IBIP seminar – MISTRAL Summer School

Tuesday, July 10, 2018
at 4:00 pm, amphi 206


Light-induced stomatal opening and regulation of plasma membrane H+-ATPase: from basic science to applications

Toshinori Kinoshita
Institute of Transformative Bio-Molecules (ITbM), Nagoya University, Japan

Stomata in the plant epidermis control gas exchange between plants and atmosphere. Stomatal aperture is regulated by many environmental signals, such as light, water status, temperature, and CO2. Under blue light, plasma membrane (PM) H+-ATPase in stomatal guard cells is activated via blue light-receptor phototropins and a signaling mediator BLUS1. Blue light-activated PM H+-ATPase provides driving force for stomatal opening. However, details of the signaling between phototropins and PM H+-ATPase remain largely unknown.
Recently, we identified a Raf-like protein kinase, BLUE LIGHT-DEPENDENT H+-ATPASE PHOSPHORYLATION (BHP) by combination of chemical screening and reverse genetic approach. Guard cells in the bhp mutant showed impairments of stomatal opening and PM H+-ATPase phosphorylation in response to blue light. BHP is abundantly expressed in the cytosol of guard cells and interacts with BLUS1. Based on these results, we concluded that BHP is a novel signaling component in blue light-dependent stomatal opening, likely downstream of BLUS1 (Sci. Rep. 2017). Moreover, we identified novel compounds, which affect stomatal movements, by chemical screening (Plant Cell Physiol. 2018). Further investigations revealed that two stomatal closing compounds (SCL1 and SCL2) suppressed blue light-induced phosphorylation of PM H+-ATPase without affecting ABA-dependent responses. In addition, I’d like to talk about recent progresses on the regulation of PM H+-ATPase activity except for stomatal guard cells (Plant Physiol. 2012; 2016; Nat. Chem. Biol. 2018).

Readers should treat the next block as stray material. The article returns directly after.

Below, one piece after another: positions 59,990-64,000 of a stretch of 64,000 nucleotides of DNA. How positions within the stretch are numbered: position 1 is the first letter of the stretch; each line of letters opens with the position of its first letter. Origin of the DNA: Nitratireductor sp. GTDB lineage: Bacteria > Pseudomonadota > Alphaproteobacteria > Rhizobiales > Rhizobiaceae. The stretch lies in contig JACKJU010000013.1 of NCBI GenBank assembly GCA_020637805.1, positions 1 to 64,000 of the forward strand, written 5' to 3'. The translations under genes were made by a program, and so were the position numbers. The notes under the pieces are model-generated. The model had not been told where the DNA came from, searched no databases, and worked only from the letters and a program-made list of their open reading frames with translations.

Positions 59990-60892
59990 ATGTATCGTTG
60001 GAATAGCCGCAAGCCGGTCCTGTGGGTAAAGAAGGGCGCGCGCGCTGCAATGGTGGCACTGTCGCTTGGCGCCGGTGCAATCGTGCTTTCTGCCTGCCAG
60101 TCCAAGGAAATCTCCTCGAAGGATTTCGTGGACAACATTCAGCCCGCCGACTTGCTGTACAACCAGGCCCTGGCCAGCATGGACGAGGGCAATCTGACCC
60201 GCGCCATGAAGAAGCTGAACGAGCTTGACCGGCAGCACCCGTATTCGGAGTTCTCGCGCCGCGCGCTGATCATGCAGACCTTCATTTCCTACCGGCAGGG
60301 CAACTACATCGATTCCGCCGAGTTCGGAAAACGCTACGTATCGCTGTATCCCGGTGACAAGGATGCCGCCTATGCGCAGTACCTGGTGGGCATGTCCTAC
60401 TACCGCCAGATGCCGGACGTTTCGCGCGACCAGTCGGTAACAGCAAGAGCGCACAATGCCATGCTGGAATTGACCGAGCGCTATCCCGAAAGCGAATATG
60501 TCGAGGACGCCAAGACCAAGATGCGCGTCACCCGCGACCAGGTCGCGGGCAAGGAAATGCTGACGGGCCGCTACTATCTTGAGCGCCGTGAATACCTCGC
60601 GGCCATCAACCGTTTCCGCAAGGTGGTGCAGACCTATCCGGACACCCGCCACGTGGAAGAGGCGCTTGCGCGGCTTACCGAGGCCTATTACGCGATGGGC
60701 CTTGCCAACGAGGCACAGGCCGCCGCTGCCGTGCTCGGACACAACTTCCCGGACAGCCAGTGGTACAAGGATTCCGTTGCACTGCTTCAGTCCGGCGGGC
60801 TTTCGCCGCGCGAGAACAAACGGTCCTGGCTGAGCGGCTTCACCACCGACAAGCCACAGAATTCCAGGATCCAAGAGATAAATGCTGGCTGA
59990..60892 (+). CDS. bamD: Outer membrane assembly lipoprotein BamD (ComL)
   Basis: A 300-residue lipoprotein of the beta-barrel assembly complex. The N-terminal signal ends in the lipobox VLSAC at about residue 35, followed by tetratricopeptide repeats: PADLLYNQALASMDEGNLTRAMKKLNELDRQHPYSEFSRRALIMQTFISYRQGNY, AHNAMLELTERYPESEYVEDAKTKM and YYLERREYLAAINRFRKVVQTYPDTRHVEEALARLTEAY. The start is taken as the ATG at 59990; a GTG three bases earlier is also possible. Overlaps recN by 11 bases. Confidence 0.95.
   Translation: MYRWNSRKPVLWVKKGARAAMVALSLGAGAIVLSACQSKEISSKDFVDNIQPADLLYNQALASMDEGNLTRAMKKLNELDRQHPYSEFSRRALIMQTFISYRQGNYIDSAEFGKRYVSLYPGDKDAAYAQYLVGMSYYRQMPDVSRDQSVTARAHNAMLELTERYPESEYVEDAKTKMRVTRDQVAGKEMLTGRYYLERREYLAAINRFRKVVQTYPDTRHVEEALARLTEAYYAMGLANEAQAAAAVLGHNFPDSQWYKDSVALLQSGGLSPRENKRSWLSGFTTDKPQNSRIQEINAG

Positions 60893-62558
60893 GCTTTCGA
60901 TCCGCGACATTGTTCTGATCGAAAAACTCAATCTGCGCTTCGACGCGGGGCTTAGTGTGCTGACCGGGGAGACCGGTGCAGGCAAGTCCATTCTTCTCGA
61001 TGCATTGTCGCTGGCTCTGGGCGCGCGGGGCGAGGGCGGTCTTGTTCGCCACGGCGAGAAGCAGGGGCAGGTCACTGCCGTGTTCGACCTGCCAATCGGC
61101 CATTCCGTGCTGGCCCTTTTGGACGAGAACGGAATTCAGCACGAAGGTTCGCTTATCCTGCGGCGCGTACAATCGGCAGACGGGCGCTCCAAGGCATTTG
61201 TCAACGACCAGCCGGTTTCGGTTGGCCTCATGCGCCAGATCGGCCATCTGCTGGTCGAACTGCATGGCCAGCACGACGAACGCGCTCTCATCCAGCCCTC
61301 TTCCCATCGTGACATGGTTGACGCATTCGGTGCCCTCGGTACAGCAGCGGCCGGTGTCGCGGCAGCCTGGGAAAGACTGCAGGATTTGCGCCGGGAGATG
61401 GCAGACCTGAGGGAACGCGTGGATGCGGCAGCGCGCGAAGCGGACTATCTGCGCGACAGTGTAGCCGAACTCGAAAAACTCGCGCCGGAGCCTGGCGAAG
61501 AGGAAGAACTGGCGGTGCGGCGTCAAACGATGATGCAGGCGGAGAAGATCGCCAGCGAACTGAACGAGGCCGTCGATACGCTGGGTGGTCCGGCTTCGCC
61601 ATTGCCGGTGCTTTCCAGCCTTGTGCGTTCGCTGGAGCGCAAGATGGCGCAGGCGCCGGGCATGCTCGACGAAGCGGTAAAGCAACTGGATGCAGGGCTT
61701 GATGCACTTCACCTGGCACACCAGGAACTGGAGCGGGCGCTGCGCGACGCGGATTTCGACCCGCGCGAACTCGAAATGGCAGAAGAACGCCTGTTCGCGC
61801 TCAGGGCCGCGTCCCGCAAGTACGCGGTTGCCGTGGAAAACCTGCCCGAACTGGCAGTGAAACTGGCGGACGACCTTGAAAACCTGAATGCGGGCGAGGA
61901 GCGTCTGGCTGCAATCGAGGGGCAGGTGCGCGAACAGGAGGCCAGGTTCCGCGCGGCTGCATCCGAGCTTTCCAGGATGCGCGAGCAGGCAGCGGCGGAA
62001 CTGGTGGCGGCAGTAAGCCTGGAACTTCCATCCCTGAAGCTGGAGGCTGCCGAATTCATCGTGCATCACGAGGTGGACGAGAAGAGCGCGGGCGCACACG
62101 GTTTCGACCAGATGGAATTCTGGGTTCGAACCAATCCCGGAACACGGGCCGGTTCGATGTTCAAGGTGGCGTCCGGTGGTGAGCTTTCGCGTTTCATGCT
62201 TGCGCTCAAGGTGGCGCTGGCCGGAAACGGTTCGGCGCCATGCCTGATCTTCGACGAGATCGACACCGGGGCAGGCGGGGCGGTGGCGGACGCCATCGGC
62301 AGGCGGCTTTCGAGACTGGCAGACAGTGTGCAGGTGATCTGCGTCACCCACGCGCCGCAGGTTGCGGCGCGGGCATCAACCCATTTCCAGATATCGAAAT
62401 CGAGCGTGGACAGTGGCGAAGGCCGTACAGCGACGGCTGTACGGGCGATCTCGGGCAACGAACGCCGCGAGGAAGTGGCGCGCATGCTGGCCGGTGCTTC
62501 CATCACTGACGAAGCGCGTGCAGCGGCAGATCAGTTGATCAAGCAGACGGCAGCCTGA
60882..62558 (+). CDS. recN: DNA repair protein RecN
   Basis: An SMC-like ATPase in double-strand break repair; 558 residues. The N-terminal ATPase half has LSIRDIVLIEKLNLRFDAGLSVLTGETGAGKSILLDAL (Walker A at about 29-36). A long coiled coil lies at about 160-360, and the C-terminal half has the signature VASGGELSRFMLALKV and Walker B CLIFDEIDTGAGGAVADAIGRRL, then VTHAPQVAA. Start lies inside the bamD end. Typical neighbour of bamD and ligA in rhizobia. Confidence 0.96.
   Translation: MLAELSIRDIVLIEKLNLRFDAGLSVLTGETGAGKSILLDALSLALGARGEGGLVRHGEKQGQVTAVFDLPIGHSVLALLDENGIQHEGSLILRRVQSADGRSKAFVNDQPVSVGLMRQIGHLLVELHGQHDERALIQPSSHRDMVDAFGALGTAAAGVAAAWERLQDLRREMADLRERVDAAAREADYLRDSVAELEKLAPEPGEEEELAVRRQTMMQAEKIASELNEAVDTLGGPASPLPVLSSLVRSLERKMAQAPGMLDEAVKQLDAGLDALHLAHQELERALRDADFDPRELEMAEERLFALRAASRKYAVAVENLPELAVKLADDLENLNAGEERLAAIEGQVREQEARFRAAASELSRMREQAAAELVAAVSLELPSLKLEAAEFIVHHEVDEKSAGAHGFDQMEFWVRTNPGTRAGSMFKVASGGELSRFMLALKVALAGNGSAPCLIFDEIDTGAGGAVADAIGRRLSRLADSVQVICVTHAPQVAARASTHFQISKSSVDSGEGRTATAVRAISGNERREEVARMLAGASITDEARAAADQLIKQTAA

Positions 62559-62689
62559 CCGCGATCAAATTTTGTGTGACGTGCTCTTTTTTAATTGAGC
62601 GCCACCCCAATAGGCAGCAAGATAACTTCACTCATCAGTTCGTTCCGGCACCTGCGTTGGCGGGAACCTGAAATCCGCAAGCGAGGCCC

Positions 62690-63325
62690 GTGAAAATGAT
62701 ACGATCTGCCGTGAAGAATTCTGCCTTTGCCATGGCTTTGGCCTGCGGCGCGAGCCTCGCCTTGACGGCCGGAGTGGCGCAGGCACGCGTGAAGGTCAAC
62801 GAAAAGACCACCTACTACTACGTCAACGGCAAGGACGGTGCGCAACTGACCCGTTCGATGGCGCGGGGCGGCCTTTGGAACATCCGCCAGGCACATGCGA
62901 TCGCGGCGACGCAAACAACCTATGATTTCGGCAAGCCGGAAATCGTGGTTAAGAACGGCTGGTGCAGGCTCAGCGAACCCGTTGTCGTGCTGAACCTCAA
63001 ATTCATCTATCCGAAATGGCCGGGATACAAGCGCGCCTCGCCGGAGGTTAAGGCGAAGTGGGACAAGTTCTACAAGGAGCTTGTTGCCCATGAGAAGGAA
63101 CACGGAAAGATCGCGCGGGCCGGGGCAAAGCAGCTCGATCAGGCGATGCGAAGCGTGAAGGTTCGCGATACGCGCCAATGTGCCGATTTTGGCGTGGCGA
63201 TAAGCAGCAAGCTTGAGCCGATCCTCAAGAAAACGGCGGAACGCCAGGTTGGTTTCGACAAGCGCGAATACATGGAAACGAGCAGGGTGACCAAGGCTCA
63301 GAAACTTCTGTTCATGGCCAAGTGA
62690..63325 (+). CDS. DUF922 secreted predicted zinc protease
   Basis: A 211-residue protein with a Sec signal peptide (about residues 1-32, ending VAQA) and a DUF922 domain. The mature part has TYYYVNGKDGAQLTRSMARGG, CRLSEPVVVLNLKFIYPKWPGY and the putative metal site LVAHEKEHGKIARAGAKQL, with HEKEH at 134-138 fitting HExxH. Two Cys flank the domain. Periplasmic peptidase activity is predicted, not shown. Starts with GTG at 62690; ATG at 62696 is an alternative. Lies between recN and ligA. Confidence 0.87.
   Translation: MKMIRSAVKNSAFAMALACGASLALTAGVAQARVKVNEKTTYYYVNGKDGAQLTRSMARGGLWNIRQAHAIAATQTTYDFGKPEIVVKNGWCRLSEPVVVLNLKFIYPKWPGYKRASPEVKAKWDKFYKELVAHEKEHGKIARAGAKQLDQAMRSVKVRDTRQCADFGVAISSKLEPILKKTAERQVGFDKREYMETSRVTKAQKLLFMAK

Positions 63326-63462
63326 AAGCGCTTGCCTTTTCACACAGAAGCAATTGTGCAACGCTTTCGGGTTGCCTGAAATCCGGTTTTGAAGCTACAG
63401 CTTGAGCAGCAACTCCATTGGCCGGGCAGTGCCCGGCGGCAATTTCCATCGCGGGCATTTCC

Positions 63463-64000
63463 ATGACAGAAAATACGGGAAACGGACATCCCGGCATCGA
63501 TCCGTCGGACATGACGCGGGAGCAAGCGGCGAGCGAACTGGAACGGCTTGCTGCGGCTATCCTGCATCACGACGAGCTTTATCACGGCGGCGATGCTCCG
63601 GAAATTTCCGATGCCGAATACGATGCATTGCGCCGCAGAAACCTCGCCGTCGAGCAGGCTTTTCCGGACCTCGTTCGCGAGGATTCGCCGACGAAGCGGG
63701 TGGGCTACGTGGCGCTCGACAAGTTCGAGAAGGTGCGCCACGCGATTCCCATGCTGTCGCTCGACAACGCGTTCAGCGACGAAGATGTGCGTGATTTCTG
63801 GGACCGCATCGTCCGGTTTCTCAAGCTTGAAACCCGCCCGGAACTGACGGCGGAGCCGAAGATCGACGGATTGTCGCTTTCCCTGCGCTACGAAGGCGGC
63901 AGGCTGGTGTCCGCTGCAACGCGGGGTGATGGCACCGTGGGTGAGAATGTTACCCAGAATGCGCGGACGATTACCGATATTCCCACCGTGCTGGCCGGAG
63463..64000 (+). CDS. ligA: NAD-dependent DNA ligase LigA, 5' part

Based on the results from these basic researches, we have tried to control stomatal aperture by the transgenic technique and using the identified compounds, and found that enhancement of light-induced stomatal opening increases photosynthesis and plant growth (PNAS 2014), and that suppression of stomatal opening confers tolerance to drought stress in plants (Front. Plant Sci. 2013; Plant Cell Physiol. 2018). These results clearly indicate that manipulation of stomatal aperture is very useful technique for controlling plant growth and survive.

Contact : Anne-Aliénor Véry